The Hill of Dreams eBook

This eBook from the Gutenberg Project consists of approximately 233 pages of information about The Hill of Dreams.

When, now and again, he voluntarily resumed the experience of common life, it was that he might return with greater delight to the garden in the city of refuge.  In the actual world the talk was of Nonconformists, the lodger franchise, and the Stock Exchange; people were constantly reading newspapers, drinking Australian Burgundy, and doing other things equally absurd.  They either looked shocked when the fine art of pleasure was mentioned, or confused it with going to musical comedies, drinking bad whisky, and keeping late hours in disreputable and vulgar company.  He found to his amusement that the profligate were by many degrees duller than the pious, but that the most tedious of all were the persons who preached promiscuity, and called their system of “pigging” the “New Morality.”

He went back to the city lovingly, because it was built and adorned for his love.  As the metaphysicians insist on the consciousness of the ego as the implied basis of all thought, so he knew that it was she in whom he had found himself, and through whom and for whom all the true life existed.  He felt that Annie had taught him the rare magic which had created the garden of Avallaunius.  It was for her that he sought strange secrets and tried to penetrate the mysteries of sensation, for he could only give her wonderful thoughts and a wonderful life, and a poor body stained with the scars of his worship.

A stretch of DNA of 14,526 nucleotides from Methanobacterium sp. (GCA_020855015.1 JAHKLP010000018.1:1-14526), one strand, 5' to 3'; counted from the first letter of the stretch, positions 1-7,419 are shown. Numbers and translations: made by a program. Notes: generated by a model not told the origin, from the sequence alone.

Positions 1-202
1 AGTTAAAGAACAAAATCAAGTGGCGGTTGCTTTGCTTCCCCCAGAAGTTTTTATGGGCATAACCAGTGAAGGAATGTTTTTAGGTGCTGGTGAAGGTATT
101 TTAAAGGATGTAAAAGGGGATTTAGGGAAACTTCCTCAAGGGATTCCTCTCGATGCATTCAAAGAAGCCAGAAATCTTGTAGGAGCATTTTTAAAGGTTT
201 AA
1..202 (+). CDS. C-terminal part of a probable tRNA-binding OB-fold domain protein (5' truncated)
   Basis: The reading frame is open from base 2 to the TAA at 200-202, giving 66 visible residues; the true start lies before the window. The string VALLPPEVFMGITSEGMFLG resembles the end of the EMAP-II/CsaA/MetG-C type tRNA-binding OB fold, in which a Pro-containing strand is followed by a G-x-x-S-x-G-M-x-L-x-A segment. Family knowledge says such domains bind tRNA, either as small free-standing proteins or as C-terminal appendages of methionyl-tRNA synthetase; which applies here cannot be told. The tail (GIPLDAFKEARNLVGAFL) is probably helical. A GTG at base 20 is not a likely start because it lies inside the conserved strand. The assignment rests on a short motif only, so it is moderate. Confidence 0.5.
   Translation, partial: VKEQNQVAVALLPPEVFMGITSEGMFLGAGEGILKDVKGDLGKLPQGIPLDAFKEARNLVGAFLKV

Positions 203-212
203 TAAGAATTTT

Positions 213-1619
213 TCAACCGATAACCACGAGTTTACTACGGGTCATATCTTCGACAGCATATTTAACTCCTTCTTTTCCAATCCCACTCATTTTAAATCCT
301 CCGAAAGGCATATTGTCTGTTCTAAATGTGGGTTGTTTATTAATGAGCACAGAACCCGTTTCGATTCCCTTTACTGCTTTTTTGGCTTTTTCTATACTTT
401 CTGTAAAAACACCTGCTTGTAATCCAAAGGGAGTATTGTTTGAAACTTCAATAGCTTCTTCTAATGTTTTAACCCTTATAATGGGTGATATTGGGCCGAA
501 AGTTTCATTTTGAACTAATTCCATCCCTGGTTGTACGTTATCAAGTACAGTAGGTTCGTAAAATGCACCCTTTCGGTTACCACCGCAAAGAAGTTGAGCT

It was with this object, that of making the offering of himself a worthy one, that he continually searched for new and exquisite experiences.  He made lovers come before him and confess their secrets; he pried into the inmost mysteries of innocence and shame, noting how passion and reluctance strive together for the mastery.  In the amphitheatre he sometimes witnessed strange entertainments in which such tales as Daphnis and Chloe and The Golden Ass were performed before him.  These shows were always given at nighttime; a circle of torch-bearers surrounded the stage in the center, and above, all the tiers of seats were dark.  He would look up at the soft blue of the summer sky, and at the vast dim mountain hovering like a cloud in the west, and then at the scene illumined by a flaring light, and contrasted with violent shadows.  The subdued mutter of conversation in a strange language rising from bench after bench, swift hissing whispers of explanation, now and then a shout or a cry as the interest deepened, the restless tossing of the people as the end drew near, an arm lifted, a cloak thrown back, the sudden blaze of a torch lighting up purple or white or the gleam of gold in the black serried ranks; these were impressions that seemed always amazing.  And above, the dusky light of the stars, around, the sweet-scented meadows, and the twinkle of lamps from the still city, the cry of the sentries about the walls, the wash of the tide filling the river, and the salt savor of the sea.  With such a scenic ornament he saw the tale of Apuleius represented,

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The Hill of Dreams from Project Gutenberg. Public domain.